At the oral argument on December 8th, counsel for the petitioner asked that the Court “should once again vacate the Court of Appeals judgment” based on two principles. First, “a delegation is simply an antecedent agreement . . . subject to the rules governing arbitration agreements more generally. Second, doubts over “the scope of arbitration agreements are resolved in favor of arbitration.” And, based on that presumption, “a carve-out that does not speak to who should decide . . . arbitrability cannot restrict the parties’ delegation of those questions to the arbitrator.” (Transcript at 4).

The petitioner’s counsel also noted that the respondent’s brief spent considerable time on an issue not before the Court, whether the reference to arbitration rules, here the AAA rules, is a valid delegation of arbitrability questions to the arbitrator. So, according to the petitioner’s counsel, the Court “should stick to the question it agreed to decide” and do so in the petitioner’s favor.

Chief Justice Roberts asked the first question to Henry Schein’s counsel, apparently reflecting some analytical concerns surrounding the carve-out provision.

“When you look at the . . . clause at issue here[,] one thing that’s clear is that they do not want actions seeking injunctive relief to be arbitrated. * * * So they don’t want arbitrators dealing with actions seeking injunctive relief. [I]f that’s the case . . . wouldn’t the last thing . . . they would want is for an arbitrator to decide which disputes qualify?” (Transcript at 5).

The petitioner’s practical response was that “it is highly unlikely that the parties would ever want to divide up responsibility for arbitrability.”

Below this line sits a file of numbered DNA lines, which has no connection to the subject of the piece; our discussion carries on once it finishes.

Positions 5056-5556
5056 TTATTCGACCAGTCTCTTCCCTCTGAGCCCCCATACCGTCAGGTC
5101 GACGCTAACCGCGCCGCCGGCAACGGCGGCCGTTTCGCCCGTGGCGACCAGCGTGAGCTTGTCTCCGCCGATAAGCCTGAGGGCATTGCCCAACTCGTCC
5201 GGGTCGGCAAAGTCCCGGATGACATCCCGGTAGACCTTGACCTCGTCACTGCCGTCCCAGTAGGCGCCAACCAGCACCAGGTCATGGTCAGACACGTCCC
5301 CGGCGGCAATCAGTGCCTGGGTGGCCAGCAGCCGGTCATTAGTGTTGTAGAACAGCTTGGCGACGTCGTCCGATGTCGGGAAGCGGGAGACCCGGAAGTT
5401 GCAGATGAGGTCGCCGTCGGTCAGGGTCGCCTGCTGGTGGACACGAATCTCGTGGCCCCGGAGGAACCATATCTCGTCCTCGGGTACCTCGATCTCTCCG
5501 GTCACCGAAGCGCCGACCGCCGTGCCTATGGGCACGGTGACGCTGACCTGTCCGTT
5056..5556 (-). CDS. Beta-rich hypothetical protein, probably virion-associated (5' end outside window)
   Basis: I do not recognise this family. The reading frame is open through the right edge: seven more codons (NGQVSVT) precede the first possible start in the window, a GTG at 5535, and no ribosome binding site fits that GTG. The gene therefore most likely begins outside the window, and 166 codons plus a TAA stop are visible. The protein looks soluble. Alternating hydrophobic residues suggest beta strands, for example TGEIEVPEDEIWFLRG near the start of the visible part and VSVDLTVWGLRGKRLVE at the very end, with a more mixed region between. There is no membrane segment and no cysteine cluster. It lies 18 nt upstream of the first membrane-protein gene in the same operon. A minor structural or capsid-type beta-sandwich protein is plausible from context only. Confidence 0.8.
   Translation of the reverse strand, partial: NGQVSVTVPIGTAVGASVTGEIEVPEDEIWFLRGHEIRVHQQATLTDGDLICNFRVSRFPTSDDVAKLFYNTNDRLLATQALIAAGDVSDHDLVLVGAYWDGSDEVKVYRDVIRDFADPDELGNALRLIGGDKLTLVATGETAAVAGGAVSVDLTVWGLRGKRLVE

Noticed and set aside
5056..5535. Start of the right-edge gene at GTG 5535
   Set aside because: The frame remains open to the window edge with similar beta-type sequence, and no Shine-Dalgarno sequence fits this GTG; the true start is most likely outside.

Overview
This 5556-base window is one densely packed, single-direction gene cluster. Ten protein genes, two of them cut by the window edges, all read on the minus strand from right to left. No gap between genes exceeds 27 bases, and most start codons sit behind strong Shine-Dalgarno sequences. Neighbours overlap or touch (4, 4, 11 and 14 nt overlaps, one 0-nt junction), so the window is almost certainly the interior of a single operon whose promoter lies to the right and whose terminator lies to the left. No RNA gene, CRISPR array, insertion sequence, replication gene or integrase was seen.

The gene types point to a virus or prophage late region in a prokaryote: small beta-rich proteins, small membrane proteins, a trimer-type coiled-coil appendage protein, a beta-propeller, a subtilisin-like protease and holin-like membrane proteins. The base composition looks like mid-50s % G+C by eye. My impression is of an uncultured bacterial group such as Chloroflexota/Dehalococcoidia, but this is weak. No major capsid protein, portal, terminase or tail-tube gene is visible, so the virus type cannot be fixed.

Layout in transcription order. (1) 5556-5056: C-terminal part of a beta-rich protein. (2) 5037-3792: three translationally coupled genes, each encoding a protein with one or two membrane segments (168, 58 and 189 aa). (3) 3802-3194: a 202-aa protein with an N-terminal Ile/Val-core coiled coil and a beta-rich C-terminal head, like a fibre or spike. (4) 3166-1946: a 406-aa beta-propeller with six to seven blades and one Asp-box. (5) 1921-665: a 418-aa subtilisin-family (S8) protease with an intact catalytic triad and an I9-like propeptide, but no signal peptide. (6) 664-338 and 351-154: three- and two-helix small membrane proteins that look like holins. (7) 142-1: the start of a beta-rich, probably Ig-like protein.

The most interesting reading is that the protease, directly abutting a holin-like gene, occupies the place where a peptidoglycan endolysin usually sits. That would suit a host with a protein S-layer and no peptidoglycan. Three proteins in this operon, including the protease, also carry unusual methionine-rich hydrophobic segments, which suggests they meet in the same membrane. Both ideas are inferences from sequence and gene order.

Justice Kagan seemed to return to the allocation issue in some of her questions as well. “[O]nce you decide certain questions should be in the court . . . you’re not going to go to the arbitrator to decide whether suits plausibly seeking injunctive relief are, in fact that.” (Transcript at 22-23).

But the petitioners’ response seemed to put the issue in perspective. “Justice Kagan, you could say the same thing regardless of whether an arbitration agreement contains a carve out. * * * If you have a dispute about something that is, in fact, arising under the agreement . . . that should go to the arbitrator by virtue of the incorporation.” (Transcript at 23.)

Justice Sotomayor followed up in her questioning of the respondent’s counsel: “I don’t see any way to avoid that your position basically says . . . that every arbitrability issue has to be decided by the Court, because every single arbitration agreement has limitation.” (Transcript at 54).

As I admitted at the outset, we cannot reach conclusions based on questions raised during the argument, but the questions do highlight some issues that the Court will be considering.

There also are some key takeaways from the oral argument for companies and practitioners:

  • If certain issues are to be delegated to an arbitrator, spell them out. While general arbitral rules are helpful (and accepted as delegation by 11 courts of appeals) they may not eliminate all doubt – this case is a good example.
  • If certain claims are not to be addressed by the arbitrator, be specific and describe how and why they are to be resolved by the courts. For example, injunctive relief in court is available for both parties in support of arbitration, not as a substitute for it. Such injunctive relief may be used to preserve the status quo before or during the arbitral proceeding or to enforce a favorable award after it is issued.

Bottom Line

While the ultimate opinion may resolve the delegation issues, oral argument in the latest Henry Schein, Inc. v. Archer And White Sales, Inc. case demonstrates that specificity in the arbitration agreements does matter.